Mirrors, Ships and Other Spaces

I just recently read F's piece in Diacritics Spring 86--Other Spaces--in
which he uses (introduces?) the word Heterotopia. This was apparently
originally a lecture give in 1967. I loved the piece--simple and
sophisticated and poetic. But I couldn't help but wondering what the
connection is between what he's talking about here and Baudrillard's
simulacrum and Lacan's mirror stage. Doesn't this predate Baudrillard's
work on this? Systeme des objets is 68...all the other books, at least, are

I'll quote--

The mirror is, after all, a utopia, since it is a placeless place. In the
mirror I see myself there where I am not, in an unreal, virtual [!] space
that opens up behind the surface; I am over there, there where I am not, a
sort of shadow that gives my own visibility to myself, that enables me to
see myself there were I am absent: such is the utopia of the mirror. But
it is also a heterotopia in so far as the mirror does exist in reality,
where it exestrs a sort of counteraction on the position that I occupy.
>From the standpoint of the mirror I discover my absence from the place
where I am since I see myself over there. Starting from this gaze that is,
as it were, directed toward me, from the ground of this virtual space that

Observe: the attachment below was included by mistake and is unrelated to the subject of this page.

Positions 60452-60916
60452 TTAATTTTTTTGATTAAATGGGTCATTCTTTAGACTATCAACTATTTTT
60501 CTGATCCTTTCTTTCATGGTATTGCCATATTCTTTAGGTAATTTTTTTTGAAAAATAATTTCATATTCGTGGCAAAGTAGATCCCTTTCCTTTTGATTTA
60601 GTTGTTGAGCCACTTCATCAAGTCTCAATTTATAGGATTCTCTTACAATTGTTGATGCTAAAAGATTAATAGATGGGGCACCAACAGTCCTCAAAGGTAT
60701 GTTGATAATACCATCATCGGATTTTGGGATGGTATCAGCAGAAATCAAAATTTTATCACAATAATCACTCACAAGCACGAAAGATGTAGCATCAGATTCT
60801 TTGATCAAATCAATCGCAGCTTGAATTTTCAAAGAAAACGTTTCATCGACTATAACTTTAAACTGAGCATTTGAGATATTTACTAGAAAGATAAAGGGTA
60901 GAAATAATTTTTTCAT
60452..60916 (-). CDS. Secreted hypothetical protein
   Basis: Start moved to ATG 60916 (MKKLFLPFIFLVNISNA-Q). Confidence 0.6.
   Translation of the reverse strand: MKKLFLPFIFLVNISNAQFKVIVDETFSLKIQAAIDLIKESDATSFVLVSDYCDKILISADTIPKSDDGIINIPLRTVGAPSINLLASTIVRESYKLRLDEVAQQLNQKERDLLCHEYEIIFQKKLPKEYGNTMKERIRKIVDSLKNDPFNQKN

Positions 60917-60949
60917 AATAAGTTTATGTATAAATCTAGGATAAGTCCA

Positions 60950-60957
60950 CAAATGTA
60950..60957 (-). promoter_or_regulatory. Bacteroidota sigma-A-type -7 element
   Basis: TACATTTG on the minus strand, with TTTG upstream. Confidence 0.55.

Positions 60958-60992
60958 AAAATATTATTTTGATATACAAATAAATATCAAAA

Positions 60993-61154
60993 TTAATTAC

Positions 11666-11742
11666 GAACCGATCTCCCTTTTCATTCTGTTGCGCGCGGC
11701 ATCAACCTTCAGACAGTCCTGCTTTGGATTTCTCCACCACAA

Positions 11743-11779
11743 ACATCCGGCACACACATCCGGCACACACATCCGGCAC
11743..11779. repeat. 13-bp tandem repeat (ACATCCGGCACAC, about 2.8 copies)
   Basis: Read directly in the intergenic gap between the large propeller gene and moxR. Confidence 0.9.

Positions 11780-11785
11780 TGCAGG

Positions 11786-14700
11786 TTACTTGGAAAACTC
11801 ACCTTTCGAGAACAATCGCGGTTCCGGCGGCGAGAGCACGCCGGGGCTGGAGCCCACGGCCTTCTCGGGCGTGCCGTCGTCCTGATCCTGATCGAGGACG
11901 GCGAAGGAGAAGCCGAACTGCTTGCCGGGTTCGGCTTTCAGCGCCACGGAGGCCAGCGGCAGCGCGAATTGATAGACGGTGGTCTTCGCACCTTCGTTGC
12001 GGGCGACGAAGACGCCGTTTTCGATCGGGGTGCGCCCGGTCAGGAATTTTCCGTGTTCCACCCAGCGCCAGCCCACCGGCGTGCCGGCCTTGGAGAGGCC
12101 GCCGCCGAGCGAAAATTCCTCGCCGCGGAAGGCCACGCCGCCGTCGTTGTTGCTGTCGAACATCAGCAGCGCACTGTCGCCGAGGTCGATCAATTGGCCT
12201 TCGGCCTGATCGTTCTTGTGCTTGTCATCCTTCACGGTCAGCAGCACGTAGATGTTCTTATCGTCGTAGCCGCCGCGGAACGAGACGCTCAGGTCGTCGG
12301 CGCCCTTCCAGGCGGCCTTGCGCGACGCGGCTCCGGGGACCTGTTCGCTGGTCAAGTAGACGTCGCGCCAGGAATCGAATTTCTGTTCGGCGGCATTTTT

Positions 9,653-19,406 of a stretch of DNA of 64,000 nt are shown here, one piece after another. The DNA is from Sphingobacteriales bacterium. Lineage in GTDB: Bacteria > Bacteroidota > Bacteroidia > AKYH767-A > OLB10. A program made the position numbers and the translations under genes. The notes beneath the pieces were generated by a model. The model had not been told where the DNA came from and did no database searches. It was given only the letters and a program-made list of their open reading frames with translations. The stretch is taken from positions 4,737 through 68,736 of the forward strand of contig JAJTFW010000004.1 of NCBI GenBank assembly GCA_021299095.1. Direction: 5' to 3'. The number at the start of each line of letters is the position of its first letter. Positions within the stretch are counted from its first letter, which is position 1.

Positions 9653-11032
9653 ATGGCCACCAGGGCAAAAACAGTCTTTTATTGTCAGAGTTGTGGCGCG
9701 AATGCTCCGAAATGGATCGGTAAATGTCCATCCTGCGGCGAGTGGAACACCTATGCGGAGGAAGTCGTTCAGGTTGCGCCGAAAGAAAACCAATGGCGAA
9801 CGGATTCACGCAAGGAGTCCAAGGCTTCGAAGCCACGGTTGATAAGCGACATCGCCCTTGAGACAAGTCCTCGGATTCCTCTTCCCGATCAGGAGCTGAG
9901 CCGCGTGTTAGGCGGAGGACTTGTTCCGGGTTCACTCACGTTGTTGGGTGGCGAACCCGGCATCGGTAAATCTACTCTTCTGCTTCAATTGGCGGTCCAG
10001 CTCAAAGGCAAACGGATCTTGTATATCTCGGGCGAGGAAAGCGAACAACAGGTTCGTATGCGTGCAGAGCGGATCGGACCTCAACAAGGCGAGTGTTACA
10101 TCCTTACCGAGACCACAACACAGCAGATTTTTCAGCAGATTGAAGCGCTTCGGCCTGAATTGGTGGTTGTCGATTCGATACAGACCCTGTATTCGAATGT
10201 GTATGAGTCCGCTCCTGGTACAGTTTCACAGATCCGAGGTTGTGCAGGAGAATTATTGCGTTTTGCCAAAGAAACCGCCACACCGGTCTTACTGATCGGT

is on the other side of the glass, I come back toward myself; I begin again
to direct my eyes toward myself and to reconstitute myself there where I
am. The mirror functions as a heterotopia in this respect: it makes this
place that I occupy at the moment when I look at myself in the glass as
absolutely real, connected with all the space that surrounds it, and
absolutely unreal, since in order to be perceived it has to pass throught
this virtual point which is over there.

I love this little dythramb...thought I'd share it with you.

By the way...I think it would be fascinating if people would share their
favorite little F pieces.

Jorge Pedraza
Romance Languages
Williams College
Williamstown, MA 01267

ps. the best though is the last sentence--

The ship is the heterotopia par excellence. In civilizations without boats,
dreams dry up, espionage takes the place of adventure, and the police take
the place of pirates.


Partial thread listing: